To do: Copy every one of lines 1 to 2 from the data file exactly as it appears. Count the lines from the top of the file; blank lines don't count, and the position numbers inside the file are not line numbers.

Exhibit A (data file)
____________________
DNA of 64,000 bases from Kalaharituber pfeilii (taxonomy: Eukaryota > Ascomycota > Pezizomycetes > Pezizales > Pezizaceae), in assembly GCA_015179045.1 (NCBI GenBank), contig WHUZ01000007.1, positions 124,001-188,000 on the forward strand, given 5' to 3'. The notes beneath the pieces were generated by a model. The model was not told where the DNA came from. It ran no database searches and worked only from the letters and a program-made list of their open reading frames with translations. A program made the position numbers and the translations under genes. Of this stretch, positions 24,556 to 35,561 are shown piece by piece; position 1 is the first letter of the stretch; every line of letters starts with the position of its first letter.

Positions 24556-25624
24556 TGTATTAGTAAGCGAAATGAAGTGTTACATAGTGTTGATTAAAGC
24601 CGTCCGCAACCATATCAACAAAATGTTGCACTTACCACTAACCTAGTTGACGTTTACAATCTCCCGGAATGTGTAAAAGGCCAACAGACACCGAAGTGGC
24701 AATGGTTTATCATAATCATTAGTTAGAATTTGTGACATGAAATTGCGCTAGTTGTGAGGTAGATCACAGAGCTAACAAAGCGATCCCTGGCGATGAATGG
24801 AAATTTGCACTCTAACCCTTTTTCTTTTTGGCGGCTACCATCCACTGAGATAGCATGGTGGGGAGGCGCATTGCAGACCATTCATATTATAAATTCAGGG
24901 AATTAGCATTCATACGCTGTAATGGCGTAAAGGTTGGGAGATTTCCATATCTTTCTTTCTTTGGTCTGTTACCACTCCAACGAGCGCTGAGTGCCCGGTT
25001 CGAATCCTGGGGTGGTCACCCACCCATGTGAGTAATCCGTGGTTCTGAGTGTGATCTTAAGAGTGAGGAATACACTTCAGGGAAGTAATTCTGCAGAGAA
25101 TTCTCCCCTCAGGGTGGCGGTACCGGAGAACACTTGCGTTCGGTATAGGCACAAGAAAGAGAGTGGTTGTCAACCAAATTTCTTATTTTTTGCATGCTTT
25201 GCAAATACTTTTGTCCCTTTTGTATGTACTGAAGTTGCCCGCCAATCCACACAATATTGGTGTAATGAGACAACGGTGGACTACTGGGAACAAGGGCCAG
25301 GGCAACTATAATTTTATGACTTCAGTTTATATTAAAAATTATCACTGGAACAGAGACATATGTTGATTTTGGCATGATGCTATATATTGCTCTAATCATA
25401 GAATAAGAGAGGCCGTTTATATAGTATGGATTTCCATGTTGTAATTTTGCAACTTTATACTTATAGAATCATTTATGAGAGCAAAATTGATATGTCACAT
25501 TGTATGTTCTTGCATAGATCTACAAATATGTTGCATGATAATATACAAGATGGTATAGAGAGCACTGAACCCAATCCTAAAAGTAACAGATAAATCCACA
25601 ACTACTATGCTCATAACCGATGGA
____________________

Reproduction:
DNA of 64,000 bases from Kalaharituber pfeilii (taxonomy: Eukaryota > Ascomycota > Pezizomycetes > Pezizales > Pezizaceae), in assembly GCA_015179045.1 (NCBI GenBank), contig WHUZ01000007.1, positions 124,001-188,000 on the forward strand, given 5' to 3'. The notes beneath the pieces were generated by a model. The model was not told where the DNA came from. It ran no database searches and worked only from the letters and a program-made list of their open reading frames with translations. A program made the position numbers and the translations under genes. Of this stretch, positions 24,556 to 35,561 are shown piece by piece; position 1 is the first letter of the stretch; every line of letters starts with the position of its first letter.

Positions 24556-25624